Warsaw Ghetto Uprising | Definition, Facts, & History | Britannica

A scene from the Warsaw Ghetto

Every year the United Nations holds a month of programs that commemorate the holocaust. This year’s theme is “Memory, Dignity and Justice,” and you will want to attend some of the U.N.’s online programs, starting on January 20th.

The U.N. is not the only organization that will be hosting lectures and other programs in the coming month. Across the country, religious institutions will do so too. We would also like to call your attention to a series of events that are being presented by the remarkable Wolfsonian institution at Florida International University (FIU) in Miami Beach, starting on January 25th.

A Remarkable and Harrowing Work to Explore this Month

It is A Survivor from Warsaw, Op, 46 for male narrator, male chorus and orchestra by Arnold Schoenberg. The text was written by the composer.

For your listening, we have selected a recording from the Classical Archives library (available for immediate listening now if you are a Classical Archives member) that features the Vienna Youth Choir and the European Community Youth Orchestra, conducted by Claudio Abbado. The narrator is the esteemed actor Maximilian Schell.

About A Survivor from Warsaw

This work was composed by Schoenberg during the years when he lived in California and was premiered in 1948.

The work narrates the story of a survivor of the Warsaw Ghetto. One day, the Nazi authorities hold a roll-call of a group of old and sick Jewish men to determine who would be deported to death camps. When they men moved too slowly, and the Nazi guards beat them. Some men fall to the ground and the guards assumed they are dead. The Nazis then demanded another roll call. The guards repeatedly made the men to count faster and faster until they finally broke into the sung prayer Shema Yisrael.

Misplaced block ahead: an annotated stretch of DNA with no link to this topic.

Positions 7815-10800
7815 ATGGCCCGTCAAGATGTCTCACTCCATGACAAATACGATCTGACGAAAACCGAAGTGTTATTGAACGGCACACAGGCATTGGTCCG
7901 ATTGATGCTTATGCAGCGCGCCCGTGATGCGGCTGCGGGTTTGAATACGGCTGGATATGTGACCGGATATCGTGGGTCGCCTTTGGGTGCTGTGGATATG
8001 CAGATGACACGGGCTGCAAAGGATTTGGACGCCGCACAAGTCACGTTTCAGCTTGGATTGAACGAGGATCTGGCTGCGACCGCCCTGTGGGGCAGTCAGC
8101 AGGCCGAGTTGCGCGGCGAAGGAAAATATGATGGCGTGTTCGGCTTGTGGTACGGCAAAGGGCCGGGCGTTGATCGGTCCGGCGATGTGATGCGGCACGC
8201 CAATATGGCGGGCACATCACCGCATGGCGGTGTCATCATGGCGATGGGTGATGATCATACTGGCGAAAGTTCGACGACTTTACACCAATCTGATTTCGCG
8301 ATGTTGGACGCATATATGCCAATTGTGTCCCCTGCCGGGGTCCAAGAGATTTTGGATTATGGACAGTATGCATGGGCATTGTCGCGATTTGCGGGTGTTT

Here is the text by Arnold Schoenberg:

I cannot remember everything. I must have been unconscious most of the time.

I remember only the grandiose moment when they all started to sing, as if prearranged, the old prayer they had neglected for so many years – the forgotten creed! But I have no recollection how I got underground to live in the sewers of Warsaw for so long a time.

The day began as usual: Reveille when it still was dark. “Get out!” Whether you slept or whether worries kept you awake the whole night. You had been separated from your children, from your wife, from your parents. You don’t know what happened to them … How could you sleep?

The trumpets again – “Get out! The sergeant will be furious!” They came out; some very slowly, the old ones, the sick ones; some with nervous agility. They fear the sergeant. They hurry as much as they can. In vain! Much too much noise, much too much commotion! And not fast enough! The Feldwebel shouts: “Achtung! Stillgestanden! Na wird’s mal! Oder soll ich mit dem Jewehrkolben nachhelfen? Na jut; wenn ihrs durchaus haben wollt!” (“Attention! Stand still! How about it, or should I help you along with the butt of my rifle? Oh well, if you really want to have it!”)

The sergeant and his subordinates hit (everyone): young or old, (strong or sick), guilty or innocent … It was painful to hear them groaning and moaning.

I heard it though I had been hit very hard, so hard that I could not help falling down. We all on the ground who could not stand up were then beaten over the head … I must have been unconscious. The next thing I heard was a soldier saying: “They are all dead!”

Whereupon the sergeant ordered to do away with us. There I lay aside half conscious. It had become very still – fear and pain. Then I heard the sergeant shouting: “Abzählen!“ (“Count off!”)

They start slowly and irregularly: one, two, three, four – “Achtung!” The sergeant shouted again, “Rascher! Nochmals von vorn anfange! In einer Minute will ich wissen, wieviele ich zur Gaskammer abliefere! Abzählen!“ (“Faster! Once more, start from the beginning! In one minute I want to know how many I am going to send off to the gas chamber! Count off!”)They began again, first slowly: one, two, three, four, became faster and faster, so fast that it finally sounded like a stampede of wild horses, and (all) of a sudden, in the middle of it, they began singing the Shema Yisrael,

Hear, O Israel, the Lord is our God, the Lord is One.
You shall love the Lord your God with all your heart, with all your soul and with all your might. And these words which I command you today shall be on your heart . . .  


A Note from the author . . .

Many years ago I had the privilege of singing in the male chorus for a performance of this work at the Kennedy Center.